On the wings of farewell

To the friend I never knew.

Yesterday was full of sun,
a song of birds and new leaves,
gold dandelion-wash swept the green,
a marten acrobated squirrel fashion
through the trees.

I spoke to children,
checked in, checked up,
wrote and cooked.
I walked while sun sunned
and ladybirds studded the panes
of open windows.

I didn’t know that a piece had gone
from the pattern, a small star fallen.
Perhaps the sparrowhawk shrieked it
or the rowdy jays, but I didn’t hear
your last breath fade and float,
a whisp of the past drifting free.

 

Published by

Jane Dougherty

I used to do lots of things I didn't much enjoy. Now I am officially a writer. It's what I always wanted to be.

26 thoughts on “On the wings of farewell”

  1. Oh! Jane this is so perfect, Sue must be exhausted, she touched every single one of us as she past.
    She is up on those Moors now happy and pain free.💜💜

    1. In the book I was reading last night a hopeless case is let out of the sanatorium because they need the bed and told he’ll have to rest for at least another six months before he can go back to work. Six months seems like forever. If he knew he wouldn’t live another six months, it would seem like the blinking of an eye.

      1. They definitely pretend to know more than they actually do. A lot of medicine is guesswork, and a good doctor is one who has good intuition.

  2. Oh, dear. Your poem is so lovely and so sad and so exactly how it is to lose someone that you didn’t really know. In all my years of blogging, I probably had one interaction with Sue Vincent, but I remember her as kind and gracious … and prolific. What a loss to the world.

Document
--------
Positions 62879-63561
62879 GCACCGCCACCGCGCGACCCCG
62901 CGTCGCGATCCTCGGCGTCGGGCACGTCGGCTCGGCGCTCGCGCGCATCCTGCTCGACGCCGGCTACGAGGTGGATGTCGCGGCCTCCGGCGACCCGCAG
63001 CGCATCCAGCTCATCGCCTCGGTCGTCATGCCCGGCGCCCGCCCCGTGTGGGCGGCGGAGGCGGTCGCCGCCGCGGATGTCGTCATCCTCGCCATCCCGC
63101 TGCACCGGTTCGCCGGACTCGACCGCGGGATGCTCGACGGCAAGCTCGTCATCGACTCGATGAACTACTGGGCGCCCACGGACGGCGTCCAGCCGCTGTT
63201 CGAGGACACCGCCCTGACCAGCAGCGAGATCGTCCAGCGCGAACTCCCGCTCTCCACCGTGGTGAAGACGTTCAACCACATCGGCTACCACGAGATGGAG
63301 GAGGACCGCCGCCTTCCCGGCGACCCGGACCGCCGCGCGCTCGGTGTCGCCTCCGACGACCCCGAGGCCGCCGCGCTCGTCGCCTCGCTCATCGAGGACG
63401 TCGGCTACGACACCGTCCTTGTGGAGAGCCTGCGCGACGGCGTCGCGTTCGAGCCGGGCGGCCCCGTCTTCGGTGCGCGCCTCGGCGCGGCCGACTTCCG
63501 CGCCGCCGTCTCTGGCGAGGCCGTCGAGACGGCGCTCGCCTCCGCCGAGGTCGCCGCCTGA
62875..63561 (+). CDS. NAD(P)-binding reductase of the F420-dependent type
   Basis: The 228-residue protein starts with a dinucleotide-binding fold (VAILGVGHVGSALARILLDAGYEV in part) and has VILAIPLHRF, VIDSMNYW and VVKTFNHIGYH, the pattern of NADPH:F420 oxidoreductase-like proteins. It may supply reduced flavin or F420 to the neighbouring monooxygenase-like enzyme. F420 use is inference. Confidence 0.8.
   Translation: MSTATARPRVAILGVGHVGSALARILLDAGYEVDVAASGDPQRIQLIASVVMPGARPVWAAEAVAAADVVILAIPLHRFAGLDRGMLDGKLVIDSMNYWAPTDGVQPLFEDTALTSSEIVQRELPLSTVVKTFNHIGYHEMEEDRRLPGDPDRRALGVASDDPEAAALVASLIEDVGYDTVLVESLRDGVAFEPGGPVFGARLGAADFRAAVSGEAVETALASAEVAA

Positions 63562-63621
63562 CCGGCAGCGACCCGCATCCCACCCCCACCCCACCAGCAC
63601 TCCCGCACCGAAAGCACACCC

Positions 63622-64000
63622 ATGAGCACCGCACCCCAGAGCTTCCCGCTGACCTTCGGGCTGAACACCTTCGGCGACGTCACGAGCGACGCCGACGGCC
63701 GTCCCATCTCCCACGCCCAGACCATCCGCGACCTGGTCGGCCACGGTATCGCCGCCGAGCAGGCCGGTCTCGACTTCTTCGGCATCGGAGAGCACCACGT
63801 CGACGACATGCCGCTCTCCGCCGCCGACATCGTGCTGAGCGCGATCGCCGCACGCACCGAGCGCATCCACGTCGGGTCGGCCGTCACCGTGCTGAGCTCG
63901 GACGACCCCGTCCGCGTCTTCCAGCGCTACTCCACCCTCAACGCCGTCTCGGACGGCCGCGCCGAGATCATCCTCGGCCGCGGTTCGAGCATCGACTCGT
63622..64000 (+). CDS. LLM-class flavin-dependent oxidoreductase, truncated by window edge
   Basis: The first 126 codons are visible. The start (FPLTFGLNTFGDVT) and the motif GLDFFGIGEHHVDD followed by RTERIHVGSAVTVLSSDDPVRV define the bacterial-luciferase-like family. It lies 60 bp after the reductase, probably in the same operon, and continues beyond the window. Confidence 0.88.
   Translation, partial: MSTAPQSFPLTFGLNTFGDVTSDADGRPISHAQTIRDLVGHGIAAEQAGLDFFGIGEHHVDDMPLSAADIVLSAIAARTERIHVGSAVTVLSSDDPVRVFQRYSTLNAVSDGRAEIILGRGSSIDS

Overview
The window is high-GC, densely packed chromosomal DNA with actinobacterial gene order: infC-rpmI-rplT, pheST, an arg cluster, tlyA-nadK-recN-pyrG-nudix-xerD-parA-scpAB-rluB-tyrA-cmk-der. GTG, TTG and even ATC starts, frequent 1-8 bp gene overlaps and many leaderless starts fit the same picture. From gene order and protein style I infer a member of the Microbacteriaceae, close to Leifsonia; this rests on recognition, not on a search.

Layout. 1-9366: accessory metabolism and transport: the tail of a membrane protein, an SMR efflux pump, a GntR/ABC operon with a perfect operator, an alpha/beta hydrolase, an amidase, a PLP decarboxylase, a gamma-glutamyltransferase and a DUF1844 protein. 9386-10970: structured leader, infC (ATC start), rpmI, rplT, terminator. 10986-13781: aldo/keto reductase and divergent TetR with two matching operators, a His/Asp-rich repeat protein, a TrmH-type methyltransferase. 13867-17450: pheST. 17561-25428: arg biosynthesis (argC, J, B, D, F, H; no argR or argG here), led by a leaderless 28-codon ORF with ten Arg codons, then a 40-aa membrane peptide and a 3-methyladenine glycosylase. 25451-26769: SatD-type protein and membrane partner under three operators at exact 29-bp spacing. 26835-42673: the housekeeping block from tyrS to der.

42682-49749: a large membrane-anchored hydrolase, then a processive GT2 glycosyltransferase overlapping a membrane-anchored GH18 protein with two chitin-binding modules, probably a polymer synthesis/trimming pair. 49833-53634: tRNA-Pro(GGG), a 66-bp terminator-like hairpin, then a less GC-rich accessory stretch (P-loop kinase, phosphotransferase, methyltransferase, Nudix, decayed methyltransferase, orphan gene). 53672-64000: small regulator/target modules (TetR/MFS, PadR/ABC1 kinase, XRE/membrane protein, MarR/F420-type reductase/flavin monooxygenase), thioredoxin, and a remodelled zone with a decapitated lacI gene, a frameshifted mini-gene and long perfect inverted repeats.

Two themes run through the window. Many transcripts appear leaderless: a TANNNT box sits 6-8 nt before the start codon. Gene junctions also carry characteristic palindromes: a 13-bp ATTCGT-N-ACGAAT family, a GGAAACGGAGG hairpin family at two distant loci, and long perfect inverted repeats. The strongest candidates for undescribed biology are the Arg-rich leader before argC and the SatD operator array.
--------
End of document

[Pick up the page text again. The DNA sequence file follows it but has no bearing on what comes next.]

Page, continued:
1. She made us feel as though we did know her, which in a way, is the same thing. You can meet people and talk to them on a regular basis and not exchange a single meaningful thought.

  3. Thank you for the remembrance, Jane! She went too fast. Its always horrible to think on the fact of humans determined lives. I dont remember who said, but every sleep is a piece of death. Michael

Leave a Reply

Fill in your details below or click an icon to log in:

WordPress.com Logo

You are commenting using your WordPress.com account. Log Out /  Change )

Google photo

You are commenting using your Google account. Log Out /  Change )

Twitter picture

You are commenting using your Twitter account. Log Out /  Change )

Facebook photo

You are commenting using your Facebook account. Log Out /  Change )

Connecting to %s